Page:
Presentation on theme: "THE GLOSSY BLACK CONSERVANCY Conservation of Glossy Black- Cockatoos in SEQ A Presentation for Secondary Schools & Community."— Presentation transcript:
THE GLOSSY BLACK CONSERVANCY Conservation of Glossy Black- Cockatoos in SEQ A Presentation for Secondary Schools & Community
Description The Glossy Black-Cockatoo (GBC) is predominantly chocolate brown with coloured panels in the tail. Adult males are easily distinguished from females and juveniles by the uniform chocolate brown head and neck and solid red tail panels. Females and juveniles have patches and speckles of yellow around the head and neck. The tail panels include red and yellow, often with black bars. Photo: NSW NPWS
At approximately 46-51cm, Glossies are Australias smallest black cockatoo. Their call is described as a feeble, drawn-out trumpet. Other Black- Cockatoos have similar calls but are usually very noisy. Distribution: Eastern Australia; includes an isolated population on Kangaroo Island (SA). About the Bird
Three sub-species are recognised: –Calyptorhynchus lathami erebus Northern sub-species occurring from east-central Queensland (Eungella NP) south to near Monto. –Calyptorhynchus lathami lathami East Gippsland north to around Kingaroy. Inland to Roma. –Calyptorhynchus lathami halmaturinus Found only on Kangaroo Island, SA. Variation
Similar Species Yellow-tailed Black-Cockatoo Larger than GBC (55-65cm). Body usually darker (blacker) in colour. Distinct yellow disc over ear. Female YTBC can have yellow around the head and throat, and also have speckles on the wing. Never have any red in tail panels. Usually loud and raucous, even while feeding. Photo: Bob Inglis
Similar Species Red-tailed Black-Cockatoo Larger than GBC (50-64cm). Usually darker in colour. Distinctive crest is often noticeable. Females have yellow flecks on the wings and chest, as well as around the throat.
Status Queensland: Vulnerable NSW: Vulnerable Vic: Threatened SA: Endangered National: Endangered (Kangaroo Island Population Only) All sub-species except C.l.erebus (northern race) are considered to be in decline. Population estimated to be less than 18,000 birds Photo: Marg Eller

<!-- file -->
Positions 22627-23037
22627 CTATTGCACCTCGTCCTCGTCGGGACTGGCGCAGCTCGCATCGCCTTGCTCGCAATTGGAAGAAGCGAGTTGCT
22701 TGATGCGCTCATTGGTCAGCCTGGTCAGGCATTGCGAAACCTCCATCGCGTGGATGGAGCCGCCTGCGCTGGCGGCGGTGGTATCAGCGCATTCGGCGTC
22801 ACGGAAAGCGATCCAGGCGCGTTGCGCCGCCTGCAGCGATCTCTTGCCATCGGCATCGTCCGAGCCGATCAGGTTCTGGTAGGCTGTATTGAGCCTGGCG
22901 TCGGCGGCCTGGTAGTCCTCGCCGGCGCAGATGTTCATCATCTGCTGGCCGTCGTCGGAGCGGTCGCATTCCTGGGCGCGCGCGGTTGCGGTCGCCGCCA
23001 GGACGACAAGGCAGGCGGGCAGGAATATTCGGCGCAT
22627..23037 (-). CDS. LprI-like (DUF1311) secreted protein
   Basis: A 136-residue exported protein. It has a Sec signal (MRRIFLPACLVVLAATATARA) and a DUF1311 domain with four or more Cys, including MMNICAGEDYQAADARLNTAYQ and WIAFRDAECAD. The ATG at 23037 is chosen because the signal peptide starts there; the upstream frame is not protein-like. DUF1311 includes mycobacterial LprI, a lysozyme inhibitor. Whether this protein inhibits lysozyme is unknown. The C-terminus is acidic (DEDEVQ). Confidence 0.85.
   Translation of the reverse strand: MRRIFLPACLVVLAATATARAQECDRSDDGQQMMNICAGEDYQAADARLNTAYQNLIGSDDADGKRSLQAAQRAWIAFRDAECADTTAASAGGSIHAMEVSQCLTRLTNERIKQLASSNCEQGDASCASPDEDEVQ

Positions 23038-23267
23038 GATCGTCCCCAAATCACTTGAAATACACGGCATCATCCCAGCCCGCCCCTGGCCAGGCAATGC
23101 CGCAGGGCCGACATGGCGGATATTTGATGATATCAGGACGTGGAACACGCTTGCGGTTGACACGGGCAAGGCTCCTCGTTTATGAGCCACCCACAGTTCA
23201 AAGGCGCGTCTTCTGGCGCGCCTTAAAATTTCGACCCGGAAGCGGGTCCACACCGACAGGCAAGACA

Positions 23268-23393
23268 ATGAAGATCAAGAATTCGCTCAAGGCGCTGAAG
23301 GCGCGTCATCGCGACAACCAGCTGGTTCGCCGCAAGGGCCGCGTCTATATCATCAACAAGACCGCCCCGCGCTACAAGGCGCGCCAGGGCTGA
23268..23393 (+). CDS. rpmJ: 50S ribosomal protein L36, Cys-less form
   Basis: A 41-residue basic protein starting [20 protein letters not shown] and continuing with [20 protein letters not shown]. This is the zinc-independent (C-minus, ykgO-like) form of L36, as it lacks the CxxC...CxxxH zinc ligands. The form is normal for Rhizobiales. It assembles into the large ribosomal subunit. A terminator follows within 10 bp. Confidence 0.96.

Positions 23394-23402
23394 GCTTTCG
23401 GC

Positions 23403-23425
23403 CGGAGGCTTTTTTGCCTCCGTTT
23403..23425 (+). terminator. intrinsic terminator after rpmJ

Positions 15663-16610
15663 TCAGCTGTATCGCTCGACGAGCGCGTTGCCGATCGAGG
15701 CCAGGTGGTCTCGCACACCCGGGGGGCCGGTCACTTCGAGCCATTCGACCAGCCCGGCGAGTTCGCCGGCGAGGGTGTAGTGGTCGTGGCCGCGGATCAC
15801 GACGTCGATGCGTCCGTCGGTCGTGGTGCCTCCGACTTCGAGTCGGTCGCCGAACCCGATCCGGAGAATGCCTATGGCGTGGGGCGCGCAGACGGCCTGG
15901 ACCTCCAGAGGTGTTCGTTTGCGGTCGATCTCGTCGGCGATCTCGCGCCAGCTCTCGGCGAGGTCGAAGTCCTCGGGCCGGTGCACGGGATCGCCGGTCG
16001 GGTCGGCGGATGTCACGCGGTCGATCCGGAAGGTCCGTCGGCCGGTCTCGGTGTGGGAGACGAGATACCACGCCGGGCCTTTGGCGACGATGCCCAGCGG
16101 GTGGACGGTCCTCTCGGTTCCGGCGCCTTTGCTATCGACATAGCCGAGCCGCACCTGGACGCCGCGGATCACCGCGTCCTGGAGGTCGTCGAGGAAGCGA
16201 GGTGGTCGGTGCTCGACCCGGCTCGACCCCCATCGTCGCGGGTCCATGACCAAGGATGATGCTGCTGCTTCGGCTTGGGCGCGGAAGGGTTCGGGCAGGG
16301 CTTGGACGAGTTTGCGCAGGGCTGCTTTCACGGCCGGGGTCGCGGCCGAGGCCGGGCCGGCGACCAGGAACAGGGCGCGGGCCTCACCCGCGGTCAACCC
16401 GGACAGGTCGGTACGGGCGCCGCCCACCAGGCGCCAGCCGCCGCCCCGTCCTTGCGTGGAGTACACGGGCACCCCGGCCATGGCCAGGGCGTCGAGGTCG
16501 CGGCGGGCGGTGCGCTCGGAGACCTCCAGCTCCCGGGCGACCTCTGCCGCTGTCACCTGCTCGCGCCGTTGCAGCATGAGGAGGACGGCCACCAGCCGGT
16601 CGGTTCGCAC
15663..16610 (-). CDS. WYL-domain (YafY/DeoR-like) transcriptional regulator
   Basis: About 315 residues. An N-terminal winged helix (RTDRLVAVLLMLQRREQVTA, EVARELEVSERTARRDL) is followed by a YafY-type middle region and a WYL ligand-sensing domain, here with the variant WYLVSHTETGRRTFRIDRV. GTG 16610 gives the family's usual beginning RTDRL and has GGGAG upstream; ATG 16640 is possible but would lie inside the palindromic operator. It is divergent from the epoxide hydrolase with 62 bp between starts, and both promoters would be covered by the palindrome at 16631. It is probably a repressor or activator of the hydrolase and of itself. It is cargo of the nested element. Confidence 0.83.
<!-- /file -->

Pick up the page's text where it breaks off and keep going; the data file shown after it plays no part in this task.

Why So Threatened? The Glossy Black-Cockatoo is a niche specialist. It requires very specific habitat requirements. In particular, it is limited by: –Diet; –Water; and –Breeding behaviour. These factors are compounded by pressures such as habitat clearance and predation.
Diet Feeds almost exclusively on the seeds of the she-oak cones, species of the genera Allocasuarina and Casuarina. One or two she-oak species are used in any given location. The preferred species varies geographically. On very rare occasions they are known to extend their diet to include insects and the seeds of eucalypts, angophoras, hakeas and acacias.
Diet The Glossy Black not only feeds exclusively on the seeds in the cones of she-oaks, but selects from specific trees, showing a preference for certain trees over time. Importantly, despite the commonness of she-oaks, the birds use only a small proportion of trees; favoured food trees are often less than 1% of the available trees.
Feeding Behaviour Birds crack open the cone with their massive bill and lick out the tiny seeds with their tongue. Only the left foot is used to hold and manoeuvre food items. Their chewing on the cones produces a distinctive clicking sound which can help locate the birds. The chewed cones are discarded as orts.
Breeding Behaviour Birds need large hollows in which to breed. The female spends approximately 3 months in the hollow brooding. The male does all the feeding for both birds during this period. He returns to a nearby tree each day in the late afternoon and regurgitates food for the female. The female then returns to the hollow and regurgitates food for the chick.
Breeding Behaviour Reproduction is very slow as: –Birds lay only one egg, usually only every two years. –Young birds are dependant for at least 12 months as they learn the ways of a Glossy Black-Cockatoo.
Glossy Blacks in SEQ Glossy Black-Cockatoos are becoming increasingly difficult to observe in many parts of Australia. However, south-east Queensland remains one of their strongholds and they can be found with relative ease. The major dietary species in south-east Queensland used by GBC are Black She-oaks (Allocasuarina littoralis) and Forest She-oaks (A. torulosa).